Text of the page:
Rihanna, Evelyn Lozada, K.Michelle,; Domestic Violence and Celebrity Priority.
(ThyBlackMan.com) Last night marked the end of the first season of Love & Hip-Hop Atlanta. I’m sure many Black women, young and old, tuned in to watch the final episode of the ratchet fest whether they truly wanted to or not. The episode was promoted to be a big bombshell with K.Michelle once again expressing her pain and rage over being beaten by music industry insider and husband to Toya Carter; Memphitz.
The timing of K.Michelle’s “final” words on the subject comes at a time where domestic abuse captures headlines and makes for ratings bumps. Oprah’s heart to heart with Bajan bombshell Rihanna Sunday night has had tongues wagging since news of the interview became public. Everyone knew Oprah would ask about “the incident” and unlike in other interviews it was highly likely Rihanna wasn’t going to be too quick to reveal her explosive temper; which she didn’t.
But K.Michelle and Rihanna are not alone in their struggles with overcoming domestic violence. New to the club no woman should ever be apart of is Basketball Wives’ reigning bad girl Evelyn Lozada. The fiery tempered Latina was inducted into the female society of shame after getting into an argument with her new husband Chad “Ochocinco” Johnson. A head butt later and Ochocinco is minus endorsements, a spin off, and a wife while Evelyn Lozada must contend with the head butt and how to handle it in her personal and celeb-reality life.
These stories of abuse have raised comments far and wide as to what really happened in every scenario. No one will know what happened between Rihanna and Chris Brown Grammy Night 2009. But we saw her battered face. No one will know what happened between K.Michelle and Memphitz but we saw her all dolled up in a wedding dress with makeup recreating wounds from her abuser as she spoke through clenched teeth and tears about becoming her lover’s punching bag. No one will know what happened between Evelyn Lozada and Ocho but the released 911 call from a neighbor implies at the very least a dispute occurred.
The only people who will know what happened in these instances are the people involved. Yet speculation abounds over how the actions of these well known celebrities affects those inclined to live their life by the celebrity playbook. In an hour long interview the best soundbyte gotten from Rihanna after appearing on Oprah’s Next Chapter is she still loves Chris Brown. The clip has been played on every morning show, entertainment news show, cable news entertainment segment, and embedded in blogs and websites. It would seem as if Oprah asked one question, Rihanna gave one answer and the interview was over.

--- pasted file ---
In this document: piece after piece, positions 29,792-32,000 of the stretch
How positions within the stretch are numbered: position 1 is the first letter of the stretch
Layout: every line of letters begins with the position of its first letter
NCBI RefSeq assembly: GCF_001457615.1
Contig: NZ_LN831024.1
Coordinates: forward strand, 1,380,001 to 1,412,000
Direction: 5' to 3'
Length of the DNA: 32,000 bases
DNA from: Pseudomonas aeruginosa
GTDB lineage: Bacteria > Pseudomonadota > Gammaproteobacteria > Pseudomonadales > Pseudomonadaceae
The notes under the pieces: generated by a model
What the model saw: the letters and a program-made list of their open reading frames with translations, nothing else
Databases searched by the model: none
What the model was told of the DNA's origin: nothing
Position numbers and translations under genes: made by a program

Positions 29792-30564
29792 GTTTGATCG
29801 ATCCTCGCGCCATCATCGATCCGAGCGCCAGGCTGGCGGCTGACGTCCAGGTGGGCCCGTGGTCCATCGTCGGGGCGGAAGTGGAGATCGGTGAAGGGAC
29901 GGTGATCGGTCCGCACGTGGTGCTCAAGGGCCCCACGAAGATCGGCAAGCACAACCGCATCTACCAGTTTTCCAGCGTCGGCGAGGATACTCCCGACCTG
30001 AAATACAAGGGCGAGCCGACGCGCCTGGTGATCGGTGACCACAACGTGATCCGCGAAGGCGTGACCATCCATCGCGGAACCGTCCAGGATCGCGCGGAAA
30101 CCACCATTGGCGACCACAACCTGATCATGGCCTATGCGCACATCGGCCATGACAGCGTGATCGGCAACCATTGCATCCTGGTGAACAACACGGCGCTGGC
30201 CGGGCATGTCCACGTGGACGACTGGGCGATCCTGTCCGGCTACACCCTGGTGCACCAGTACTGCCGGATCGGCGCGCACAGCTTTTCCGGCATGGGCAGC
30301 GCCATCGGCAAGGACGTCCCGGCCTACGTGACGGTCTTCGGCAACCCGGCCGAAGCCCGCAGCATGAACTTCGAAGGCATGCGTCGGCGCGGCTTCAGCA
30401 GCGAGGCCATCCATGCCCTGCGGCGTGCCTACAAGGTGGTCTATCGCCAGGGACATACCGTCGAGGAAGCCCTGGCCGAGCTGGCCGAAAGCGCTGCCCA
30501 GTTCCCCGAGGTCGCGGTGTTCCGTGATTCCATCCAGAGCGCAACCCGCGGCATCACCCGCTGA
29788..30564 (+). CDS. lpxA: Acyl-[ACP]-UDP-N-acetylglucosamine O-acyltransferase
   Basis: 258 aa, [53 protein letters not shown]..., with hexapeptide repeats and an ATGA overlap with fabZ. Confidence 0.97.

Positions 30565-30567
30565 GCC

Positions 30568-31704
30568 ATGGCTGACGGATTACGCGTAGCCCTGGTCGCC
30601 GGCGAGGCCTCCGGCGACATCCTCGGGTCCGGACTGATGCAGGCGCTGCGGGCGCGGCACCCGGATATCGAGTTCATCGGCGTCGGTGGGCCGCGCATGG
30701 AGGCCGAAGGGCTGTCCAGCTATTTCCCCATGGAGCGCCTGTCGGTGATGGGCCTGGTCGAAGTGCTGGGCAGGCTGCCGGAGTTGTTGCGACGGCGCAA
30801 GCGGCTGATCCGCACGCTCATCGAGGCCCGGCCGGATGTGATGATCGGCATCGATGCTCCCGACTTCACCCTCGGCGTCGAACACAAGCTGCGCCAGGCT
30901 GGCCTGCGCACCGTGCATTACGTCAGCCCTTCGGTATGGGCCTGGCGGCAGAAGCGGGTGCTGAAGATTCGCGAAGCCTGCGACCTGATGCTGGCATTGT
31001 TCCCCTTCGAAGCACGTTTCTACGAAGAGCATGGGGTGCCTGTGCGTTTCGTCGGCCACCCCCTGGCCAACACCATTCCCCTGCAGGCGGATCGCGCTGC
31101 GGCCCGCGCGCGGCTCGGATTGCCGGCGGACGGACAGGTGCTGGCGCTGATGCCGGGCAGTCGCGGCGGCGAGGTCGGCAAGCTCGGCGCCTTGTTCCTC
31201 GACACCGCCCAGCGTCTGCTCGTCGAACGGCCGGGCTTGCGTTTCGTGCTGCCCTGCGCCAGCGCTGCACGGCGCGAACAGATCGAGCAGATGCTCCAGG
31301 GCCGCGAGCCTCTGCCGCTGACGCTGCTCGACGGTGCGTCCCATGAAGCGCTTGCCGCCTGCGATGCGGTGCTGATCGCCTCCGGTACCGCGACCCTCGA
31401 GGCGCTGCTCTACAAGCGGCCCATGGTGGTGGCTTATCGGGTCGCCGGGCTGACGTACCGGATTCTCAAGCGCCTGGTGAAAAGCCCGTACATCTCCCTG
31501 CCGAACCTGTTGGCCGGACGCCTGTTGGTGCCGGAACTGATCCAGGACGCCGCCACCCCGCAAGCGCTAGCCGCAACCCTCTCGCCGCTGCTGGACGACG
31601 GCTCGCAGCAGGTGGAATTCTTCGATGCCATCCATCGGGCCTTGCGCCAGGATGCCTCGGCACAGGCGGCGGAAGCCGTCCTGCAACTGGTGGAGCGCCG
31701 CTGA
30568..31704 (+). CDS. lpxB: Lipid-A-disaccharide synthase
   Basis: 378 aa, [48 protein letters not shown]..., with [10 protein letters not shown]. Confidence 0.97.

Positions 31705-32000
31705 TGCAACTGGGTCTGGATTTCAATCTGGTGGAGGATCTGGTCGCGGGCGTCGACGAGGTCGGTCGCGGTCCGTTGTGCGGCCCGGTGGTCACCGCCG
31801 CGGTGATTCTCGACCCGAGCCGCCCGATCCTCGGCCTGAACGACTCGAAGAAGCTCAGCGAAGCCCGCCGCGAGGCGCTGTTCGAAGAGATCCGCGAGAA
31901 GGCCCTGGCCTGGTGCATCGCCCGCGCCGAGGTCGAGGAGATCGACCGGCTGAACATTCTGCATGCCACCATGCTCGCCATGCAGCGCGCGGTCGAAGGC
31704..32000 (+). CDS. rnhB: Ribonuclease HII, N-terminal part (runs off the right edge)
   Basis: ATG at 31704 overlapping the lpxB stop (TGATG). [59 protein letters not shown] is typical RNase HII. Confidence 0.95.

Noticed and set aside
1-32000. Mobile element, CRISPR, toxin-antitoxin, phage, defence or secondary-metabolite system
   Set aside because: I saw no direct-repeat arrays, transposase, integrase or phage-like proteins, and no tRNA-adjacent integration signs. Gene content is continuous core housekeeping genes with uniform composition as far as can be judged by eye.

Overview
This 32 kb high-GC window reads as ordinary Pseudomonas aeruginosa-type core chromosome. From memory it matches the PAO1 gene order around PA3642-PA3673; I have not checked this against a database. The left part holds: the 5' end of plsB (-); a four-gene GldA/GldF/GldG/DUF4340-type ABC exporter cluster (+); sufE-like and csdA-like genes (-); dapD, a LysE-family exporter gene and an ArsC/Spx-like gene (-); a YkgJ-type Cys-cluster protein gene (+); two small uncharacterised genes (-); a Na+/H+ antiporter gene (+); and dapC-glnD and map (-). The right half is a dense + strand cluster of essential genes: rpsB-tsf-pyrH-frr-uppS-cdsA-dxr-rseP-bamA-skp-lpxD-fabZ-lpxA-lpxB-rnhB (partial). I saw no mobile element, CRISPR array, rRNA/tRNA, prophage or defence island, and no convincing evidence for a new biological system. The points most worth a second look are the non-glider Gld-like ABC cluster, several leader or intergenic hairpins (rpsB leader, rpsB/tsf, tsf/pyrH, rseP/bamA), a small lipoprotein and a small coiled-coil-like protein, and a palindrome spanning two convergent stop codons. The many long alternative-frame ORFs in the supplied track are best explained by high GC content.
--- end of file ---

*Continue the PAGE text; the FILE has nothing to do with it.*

Similarly with K.Michelle, her story arc on Love & Hip-Hop Atlanta focused more on the abuse she endured from year’s ago then her struggle to break into the music industry as a viable R&B artist. The girl can sing. Her talent was showcased on the show but it was the opening act for the main event; constant pain and rage and defending the truth of what happened to her.
As for Evelyn Lozada, she’s made a career out of snatching wigs, throwing bottles and jumping off tables. Now the table’s are somewhat turned and she finds herself a victim of some of the same verbal and physical brutality she’s bestowed on others.
Each incident these women have gone through will now forever follow them and their careers. It is the infamy they will forever be associated no matter what they do in the future to leave their past behind.
We don’t think of Tina without Ike and “Eat the cake Anna-Mae.” We won’t think of Rihanna and not remember her hospital photograph. We won’t think of K.Michelle without hearing her ranting and raving about her painful past. We won’t think of Evelyn without maliciously thinking she finally got what she deserved? Yet while we’re all caught up in thinking about the abuses these celebrities endured we don’t think about the abuse not publicized.
- 1 in 4 women has experienced domestic violence in her lifetime
- Between 600,000 and 6 million women are victims of domestic violence each year, and between 100,000 and 6 million men
- 74% of Americans personally know someone who is or has been a victim of domestic violence
- 30% of Americans say they know a woman who has been physically abused by her husband or boyfriend in the past year
- On average, more than three women and one man are murdered by their intimate partners in this country every day
K.Michelle, Evelyn Lozada, and Rihanna are the new public faces for a crime that too often goes unacknowledged. But instead of being agents for change and empowerment the discourse about the abuse they endured is constrained to the media bubble in which they reside. Rihanna’s pain and hurt is relative to her being called the sexiest woman in the world and staying on top of the pop music charts. K.Michelle’s abuse is the ransom paid to reignite her fledgling career. Evelyn Lozada’s abuse will play an important, albeit old, storyline when Basketball Wives returns for its next season. Each woman because of their celebrity has had to sacrifice a moment of extreme hurt and embarrassment in an effort to keep their own hype machine going no matter if they want to break from the world or not. A small price to pay to live the lifestyle of the rich and the famous.
These women will be watched for the rest of their center of media mind days. It is up to them to define themselves and the direction of their lives instead of allowing media manipulators and social media trolls to discuss their abusive details without even acknowledging abuse.
Domestic violence is a serious crime completely cheapened when the poster children for its eradication fall victim to their own hype and promotion of how an incident of their potentially lowest moment can catapult them to apex level Hollywood status.
Staff Writer; Nikesha Leeper
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